The sessions teach umpires where to place themselves on the field, how to handle confrontations and defuse escalating situations -- and get used to furiously fast baseballs coming from every angle.

If they make it through the selection process, most umpires start at the bottom of the tiered baseball system and work their way up from rookie ball to triple-A. This process can take seven or eight years, giving MLB enough time to take notice. If you haven't made it to triple-A in seven years, you probably won't make the cut.

"It's a very risky venture," said Mike Estabrook, a 13-season umpire. "Getting a big-league job is like hitting the lottery, that's how hard it is. That's why we all do this. We're not here because we like being minor league umpires."

Umpires rotate field positions each game, but home plate is the coveted spot. The calls there can make or break a career. The home plate umpire runs the game, Estabrook said. But the position can pose risks as well.

Two years ago, Travis Brown was working home plate when a baseball bat shattered on contact with a ball. A jagged edge sliced through his face-mask strap and came an inch from embedding in his face.

Traveling men

Sitting in the umpire's locker room before a triple-A game in Lawrenceville, Georgia, the four men share a few laughs.

Thigpen, Jon Byrne and Brown are a crew and by the end of the season, they're going to know each other too well. Estabrook, a "rover," doesn't belong to a crew. Instead he travels alone as a fourth man to complement crews. For now, everyone seems to be getting along.

If these men don't like each other, it's going to make their constant travel even more grueling. In just under three weeks, they've put 3,000 miles on their van.

While Thigpen and Brown aren't too far from home at this moment -- Florida and Georgia, respectively -- Byrne won't be visiting his family until the off-season. He has traveled from Australia to work his first season in the International League with this crew.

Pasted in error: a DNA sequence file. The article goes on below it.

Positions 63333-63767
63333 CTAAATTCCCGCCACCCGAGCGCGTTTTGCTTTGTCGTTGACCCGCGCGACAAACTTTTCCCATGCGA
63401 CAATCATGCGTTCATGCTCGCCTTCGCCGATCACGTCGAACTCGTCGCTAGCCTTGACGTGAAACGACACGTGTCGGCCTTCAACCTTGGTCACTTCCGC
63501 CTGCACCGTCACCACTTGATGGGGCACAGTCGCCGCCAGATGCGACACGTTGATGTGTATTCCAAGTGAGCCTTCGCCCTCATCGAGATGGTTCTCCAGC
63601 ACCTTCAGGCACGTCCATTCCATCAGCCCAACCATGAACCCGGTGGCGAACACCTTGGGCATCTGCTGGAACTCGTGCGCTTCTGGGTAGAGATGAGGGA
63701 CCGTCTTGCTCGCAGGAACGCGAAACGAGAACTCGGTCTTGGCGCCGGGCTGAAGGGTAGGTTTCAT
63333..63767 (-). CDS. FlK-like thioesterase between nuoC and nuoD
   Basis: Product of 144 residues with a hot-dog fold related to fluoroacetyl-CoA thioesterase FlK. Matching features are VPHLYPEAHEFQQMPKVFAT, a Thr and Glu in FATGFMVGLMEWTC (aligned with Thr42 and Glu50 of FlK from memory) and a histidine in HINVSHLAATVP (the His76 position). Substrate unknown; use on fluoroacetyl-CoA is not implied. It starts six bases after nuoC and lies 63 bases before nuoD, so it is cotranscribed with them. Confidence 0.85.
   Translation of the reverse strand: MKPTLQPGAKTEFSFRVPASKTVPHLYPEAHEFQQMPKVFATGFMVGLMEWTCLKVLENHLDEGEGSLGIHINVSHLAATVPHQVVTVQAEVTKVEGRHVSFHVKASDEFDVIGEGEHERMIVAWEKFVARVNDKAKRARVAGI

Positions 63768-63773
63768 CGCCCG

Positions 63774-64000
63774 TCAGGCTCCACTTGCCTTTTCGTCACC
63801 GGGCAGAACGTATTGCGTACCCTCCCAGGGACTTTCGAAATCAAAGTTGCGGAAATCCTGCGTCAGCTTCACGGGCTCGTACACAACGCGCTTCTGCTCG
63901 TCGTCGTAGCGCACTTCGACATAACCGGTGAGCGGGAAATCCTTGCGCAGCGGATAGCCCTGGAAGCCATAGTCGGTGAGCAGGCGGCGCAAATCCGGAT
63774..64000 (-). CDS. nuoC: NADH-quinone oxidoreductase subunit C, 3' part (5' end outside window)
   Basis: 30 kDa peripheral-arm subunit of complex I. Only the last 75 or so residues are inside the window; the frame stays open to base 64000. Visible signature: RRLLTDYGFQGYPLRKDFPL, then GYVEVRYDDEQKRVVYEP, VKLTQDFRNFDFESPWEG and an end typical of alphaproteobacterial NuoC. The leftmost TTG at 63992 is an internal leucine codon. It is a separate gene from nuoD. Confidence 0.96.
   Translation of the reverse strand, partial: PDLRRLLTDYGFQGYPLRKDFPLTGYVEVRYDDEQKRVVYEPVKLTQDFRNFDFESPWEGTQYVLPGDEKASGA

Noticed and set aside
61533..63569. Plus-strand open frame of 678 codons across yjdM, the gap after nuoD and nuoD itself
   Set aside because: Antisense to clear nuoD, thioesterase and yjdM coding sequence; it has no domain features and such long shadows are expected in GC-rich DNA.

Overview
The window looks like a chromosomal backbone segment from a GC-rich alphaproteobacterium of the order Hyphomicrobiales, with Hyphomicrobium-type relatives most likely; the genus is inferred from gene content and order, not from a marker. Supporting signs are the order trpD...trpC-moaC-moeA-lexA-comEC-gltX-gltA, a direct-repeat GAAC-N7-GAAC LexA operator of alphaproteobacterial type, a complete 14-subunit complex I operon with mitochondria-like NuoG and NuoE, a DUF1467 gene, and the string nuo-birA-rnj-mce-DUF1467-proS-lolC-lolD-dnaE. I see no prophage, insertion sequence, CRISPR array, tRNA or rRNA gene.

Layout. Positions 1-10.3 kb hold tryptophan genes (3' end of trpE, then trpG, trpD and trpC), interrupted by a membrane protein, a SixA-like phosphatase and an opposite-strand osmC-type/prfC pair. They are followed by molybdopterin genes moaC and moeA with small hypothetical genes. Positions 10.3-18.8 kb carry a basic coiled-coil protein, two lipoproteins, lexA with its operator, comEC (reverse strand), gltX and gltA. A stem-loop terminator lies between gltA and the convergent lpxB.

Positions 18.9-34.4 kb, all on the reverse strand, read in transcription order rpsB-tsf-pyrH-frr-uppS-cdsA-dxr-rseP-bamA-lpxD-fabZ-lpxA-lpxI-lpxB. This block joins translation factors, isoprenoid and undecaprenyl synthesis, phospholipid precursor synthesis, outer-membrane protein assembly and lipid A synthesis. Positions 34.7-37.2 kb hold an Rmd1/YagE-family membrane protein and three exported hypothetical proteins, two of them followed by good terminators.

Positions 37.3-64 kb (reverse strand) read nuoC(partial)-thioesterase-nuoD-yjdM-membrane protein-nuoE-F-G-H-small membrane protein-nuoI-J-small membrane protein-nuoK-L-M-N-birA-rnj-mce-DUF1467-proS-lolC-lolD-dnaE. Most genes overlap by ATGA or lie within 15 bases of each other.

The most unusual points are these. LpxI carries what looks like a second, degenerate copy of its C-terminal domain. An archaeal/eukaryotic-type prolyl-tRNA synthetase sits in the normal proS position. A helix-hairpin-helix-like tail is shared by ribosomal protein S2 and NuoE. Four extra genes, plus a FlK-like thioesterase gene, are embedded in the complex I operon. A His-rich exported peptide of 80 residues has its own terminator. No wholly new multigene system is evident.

On the road, the distance presents challenges. Thigpen's wife, home with three children, is having car trouble. Her husband can't do anything to help.

When he finally reaches home at the end of the season, he'll need a week to readjust to homelife -- no working until 2 a.m., no travel, no baseball.

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But while tough on marriages, the road can create friendships and experiences that no normal life would present.

"If you can think of it, it's probably happened at some point in an umpire's career," Brown said. "There's something about the hours that you travel at night. When you hear banjos playing in the middle of nowhere at 4 a.m., anything can happen."

It also introduces the men to a few kind families who open their doors in minor league baseball towns across the country. The families often are happy to provide home-cooked meals or share a beer with homesick umpires.

Until they reach the majors, these are their perks. They allow the men to forget the 19-inning games, the heckling and the mileage. Some of them love baseball and others don't, but they always aim for the ultimate goal.

"Since I started in baseball when I was very young, I've been involved in just about every aspect of the game," said Thigpen, a former Chicago White Sox draft pick. "When I'm done with this, I'm probably done. This is the last picture for me."